Furmint - Zweigelt - Kamptal
Tucked away to the west of Vienna, between the Kremstal, Donauland and Weinviertel, lies Kamptal, which takes its name from the River Kamp which runs through the region. Winegrowing history here goes back a long way - the local museum in Langenlois has exhibits showing that this region has been populated by man since the stone age.
The region is centred on Langenlois, which is Austria's largest wine town, while key wine villages include Kammern, Zöbing and Gobelsburg.
Our primary Kamptal producer is the Waldschutz family - their wines are fantastic examples of the primary rock terroir
Furmint is, of course, the main grape in the production of Tokaj, the unctuous sweet wine from Hungary. However, that country does not have the monopoly on this grape. It is grown in other nearby countries, Austria being one of them. Heidi Schröck was one of the pioneers that reintroduced the grape and now produces some of the best Furmint wines in the world. Her dry Furmint is elegant and filled with spice and quince. Her sweet Furmint and blends incorporating Furmint are truly astonishing and need to be tasted to be believed. I would urge everyone to become a believer.
Furmint originates in Hungary with the first references found in documents from the late sixteenth century. It is no surprise that it comes from the Tokaj region whose eponymous wines have made it famous and given so much pleasure. Other origins have been suggested but are without substance.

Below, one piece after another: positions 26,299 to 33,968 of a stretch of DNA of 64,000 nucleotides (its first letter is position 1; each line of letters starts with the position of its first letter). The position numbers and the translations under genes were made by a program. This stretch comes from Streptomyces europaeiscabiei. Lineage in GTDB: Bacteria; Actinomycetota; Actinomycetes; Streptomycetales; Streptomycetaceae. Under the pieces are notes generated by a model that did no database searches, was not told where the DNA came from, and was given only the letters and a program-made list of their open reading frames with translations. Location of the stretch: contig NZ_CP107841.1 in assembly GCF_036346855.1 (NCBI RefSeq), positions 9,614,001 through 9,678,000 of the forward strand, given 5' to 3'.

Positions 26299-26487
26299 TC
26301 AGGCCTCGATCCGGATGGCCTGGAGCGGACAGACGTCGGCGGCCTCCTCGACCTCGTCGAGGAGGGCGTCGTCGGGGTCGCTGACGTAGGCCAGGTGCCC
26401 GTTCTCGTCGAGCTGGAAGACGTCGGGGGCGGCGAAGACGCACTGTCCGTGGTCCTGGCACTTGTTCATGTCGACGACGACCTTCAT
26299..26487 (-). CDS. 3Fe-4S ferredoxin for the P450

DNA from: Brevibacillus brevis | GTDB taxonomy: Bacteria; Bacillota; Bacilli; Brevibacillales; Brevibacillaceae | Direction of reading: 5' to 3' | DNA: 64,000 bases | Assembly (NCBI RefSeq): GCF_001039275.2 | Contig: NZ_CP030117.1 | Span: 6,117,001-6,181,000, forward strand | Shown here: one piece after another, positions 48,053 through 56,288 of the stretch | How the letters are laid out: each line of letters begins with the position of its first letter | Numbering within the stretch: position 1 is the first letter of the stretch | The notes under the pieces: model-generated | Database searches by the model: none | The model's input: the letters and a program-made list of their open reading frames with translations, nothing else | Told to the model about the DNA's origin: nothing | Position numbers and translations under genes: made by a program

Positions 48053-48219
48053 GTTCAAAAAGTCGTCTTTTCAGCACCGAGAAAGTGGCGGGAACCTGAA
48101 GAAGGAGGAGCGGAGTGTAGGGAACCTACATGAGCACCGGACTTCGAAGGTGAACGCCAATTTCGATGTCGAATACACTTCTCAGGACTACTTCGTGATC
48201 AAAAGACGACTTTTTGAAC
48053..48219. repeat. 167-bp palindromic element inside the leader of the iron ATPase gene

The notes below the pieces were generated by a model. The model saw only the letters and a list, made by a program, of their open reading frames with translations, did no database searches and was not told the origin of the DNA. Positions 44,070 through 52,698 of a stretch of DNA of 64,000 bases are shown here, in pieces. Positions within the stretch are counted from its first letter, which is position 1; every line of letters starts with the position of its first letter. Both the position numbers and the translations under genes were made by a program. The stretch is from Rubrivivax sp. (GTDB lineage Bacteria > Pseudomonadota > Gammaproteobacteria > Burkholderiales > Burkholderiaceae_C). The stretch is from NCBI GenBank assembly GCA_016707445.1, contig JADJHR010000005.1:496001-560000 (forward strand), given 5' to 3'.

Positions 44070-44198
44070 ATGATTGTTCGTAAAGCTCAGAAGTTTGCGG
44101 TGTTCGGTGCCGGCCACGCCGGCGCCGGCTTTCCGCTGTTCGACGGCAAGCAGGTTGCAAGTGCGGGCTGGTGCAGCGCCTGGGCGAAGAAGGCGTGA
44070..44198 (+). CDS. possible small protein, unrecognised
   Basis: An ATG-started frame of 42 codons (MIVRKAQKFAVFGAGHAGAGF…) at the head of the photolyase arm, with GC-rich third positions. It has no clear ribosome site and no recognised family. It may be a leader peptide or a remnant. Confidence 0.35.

Furmint is related to Gouais Blanc and therefore to a vast number of well-known varieties such as Chardonnay and Riesling. It is a parent of the other main grape in Tokaji wines, Hárslevelü and the Swiss Plantscher.
What to Expect
The wines tend to be a lovely deep ruby colour and the nose is almost physically chewable with lingering black fruits, combining with sweet tones of treacle and caramel and a hint of stewed prunes in the background. Absolutely gorgeous.
On tasting, it is a surprise to find that it is typically lighter in the body than the nose suggested. Flavours of black fruits, especially cherry, come through with hints of plum in the background. Some Zweigelt will give a lot of spice, especially cinnamon. The length of this wine can be astonishing.
Zweigelt is named after its creator, Dr Zweigelt, who crossed St. Laurent and Blaufränkisch in 1922 at the research centre in Klosterneuburg. Whilst crossing two great grapes does not guarantee a greater, this comes pretty close. Both parents are used to making beautiful wine and the child is too.
It was originally named Rotburger and in places is still known by that synonym today. However that can be very confusing as there is another grape, totally unrelated, called Rotberger.
Knowing the parentage of Zweigelt, it is clear that it is the grandchild of both Gouais Blanc and Pinot, making it part of serious grape royalty. It is also a parent of Roesler, also created in Klosterneuburg, an up-and-coming red grape in Austria.
Austrian Wine Regions
Big reds, superlative dessert wines and natural treasures.
Red wine terroir and ancient roman cities
Elegant and spicy wines on hills north of the Danube.
Mineral Grüner Veltliner and Riesling.
Impossible rolling hills, world class whites and unique rosé.
Directly south of Vienna. Serious red wines and characterful whites.
Wine terraces South of the Danube. Amazing value wines.
Vienna - the only capital which is its own wine region.
Some of the best whites on the planet.
Ancient rock and modern winemaking.
North of Vienna - the home of classic Grüner Veltliner.